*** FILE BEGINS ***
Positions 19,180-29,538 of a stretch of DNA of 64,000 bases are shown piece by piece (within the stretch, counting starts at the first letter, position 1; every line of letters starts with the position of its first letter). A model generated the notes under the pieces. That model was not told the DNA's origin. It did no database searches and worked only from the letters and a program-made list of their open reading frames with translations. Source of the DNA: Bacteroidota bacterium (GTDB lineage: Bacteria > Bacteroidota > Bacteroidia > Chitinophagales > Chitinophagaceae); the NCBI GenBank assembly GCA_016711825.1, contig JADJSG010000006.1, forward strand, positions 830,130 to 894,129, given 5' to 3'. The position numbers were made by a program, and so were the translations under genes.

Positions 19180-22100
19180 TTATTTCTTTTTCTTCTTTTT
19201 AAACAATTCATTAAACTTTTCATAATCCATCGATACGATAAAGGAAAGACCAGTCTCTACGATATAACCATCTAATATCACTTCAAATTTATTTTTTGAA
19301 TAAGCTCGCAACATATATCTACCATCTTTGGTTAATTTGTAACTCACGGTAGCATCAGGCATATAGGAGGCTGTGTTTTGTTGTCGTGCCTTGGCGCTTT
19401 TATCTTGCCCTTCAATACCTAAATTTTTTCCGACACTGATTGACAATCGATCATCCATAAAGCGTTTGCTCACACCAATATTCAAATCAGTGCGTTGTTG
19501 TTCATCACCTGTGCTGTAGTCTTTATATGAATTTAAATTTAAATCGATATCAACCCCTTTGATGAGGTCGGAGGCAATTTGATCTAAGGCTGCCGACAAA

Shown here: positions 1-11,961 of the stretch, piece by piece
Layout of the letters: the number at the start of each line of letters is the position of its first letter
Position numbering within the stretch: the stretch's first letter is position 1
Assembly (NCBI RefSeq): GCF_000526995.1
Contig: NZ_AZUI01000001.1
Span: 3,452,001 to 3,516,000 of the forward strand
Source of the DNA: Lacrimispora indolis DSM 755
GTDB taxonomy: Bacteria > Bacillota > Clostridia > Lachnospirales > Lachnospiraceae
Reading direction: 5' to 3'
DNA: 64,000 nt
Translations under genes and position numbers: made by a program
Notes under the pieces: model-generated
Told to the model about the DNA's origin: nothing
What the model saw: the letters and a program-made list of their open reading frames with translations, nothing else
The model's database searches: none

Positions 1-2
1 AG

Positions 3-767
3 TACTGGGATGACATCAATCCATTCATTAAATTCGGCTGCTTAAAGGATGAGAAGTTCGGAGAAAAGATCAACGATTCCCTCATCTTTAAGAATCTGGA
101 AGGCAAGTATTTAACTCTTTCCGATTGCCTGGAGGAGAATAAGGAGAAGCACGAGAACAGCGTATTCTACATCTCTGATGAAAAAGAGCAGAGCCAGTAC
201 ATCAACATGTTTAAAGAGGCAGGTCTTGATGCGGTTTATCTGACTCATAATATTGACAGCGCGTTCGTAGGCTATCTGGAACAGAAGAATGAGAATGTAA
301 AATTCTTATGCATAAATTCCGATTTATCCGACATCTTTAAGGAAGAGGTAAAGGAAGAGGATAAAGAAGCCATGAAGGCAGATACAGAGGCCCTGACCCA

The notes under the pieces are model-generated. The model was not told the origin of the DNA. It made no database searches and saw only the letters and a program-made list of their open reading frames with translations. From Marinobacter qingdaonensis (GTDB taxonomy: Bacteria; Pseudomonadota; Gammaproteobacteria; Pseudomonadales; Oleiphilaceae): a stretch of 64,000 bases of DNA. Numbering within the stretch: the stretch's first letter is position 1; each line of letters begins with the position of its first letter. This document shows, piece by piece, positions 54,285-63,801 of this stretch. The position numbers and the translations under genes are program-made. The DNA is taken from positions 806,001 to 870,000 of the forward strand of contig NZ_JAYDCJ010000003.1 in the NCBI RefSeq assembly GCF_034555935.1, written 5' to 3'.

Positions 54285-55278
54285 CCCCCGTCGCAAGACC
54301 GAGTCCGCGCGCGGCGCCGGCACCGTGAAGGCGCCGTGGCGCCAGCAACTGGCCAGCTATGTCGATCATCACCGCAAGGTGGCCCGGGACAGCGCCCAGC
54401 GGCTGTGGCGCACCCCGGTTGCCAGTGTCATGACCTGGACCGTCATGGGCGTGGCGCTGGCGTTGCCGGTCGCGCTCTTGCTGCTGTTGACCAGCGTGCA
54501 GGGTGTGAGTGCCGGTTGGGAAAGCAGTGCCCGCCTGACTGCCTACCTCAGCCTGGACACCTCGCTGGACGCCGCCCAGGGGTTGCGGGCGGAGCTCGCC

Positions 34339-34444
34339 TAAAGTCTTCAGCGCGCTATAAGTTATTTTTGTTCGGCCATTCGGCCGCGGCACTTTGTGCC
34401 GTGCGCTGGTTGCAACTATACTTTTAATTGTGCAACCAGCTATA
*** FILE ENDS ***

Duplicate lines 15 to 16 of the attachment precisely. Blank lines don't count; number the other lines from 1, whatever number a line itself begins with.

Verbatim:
GTDB taxonomy: Bacteria > Bacillota > Clostridia > Lachnospirales > Lachnospiraceae
Reading direction: 5' to 3'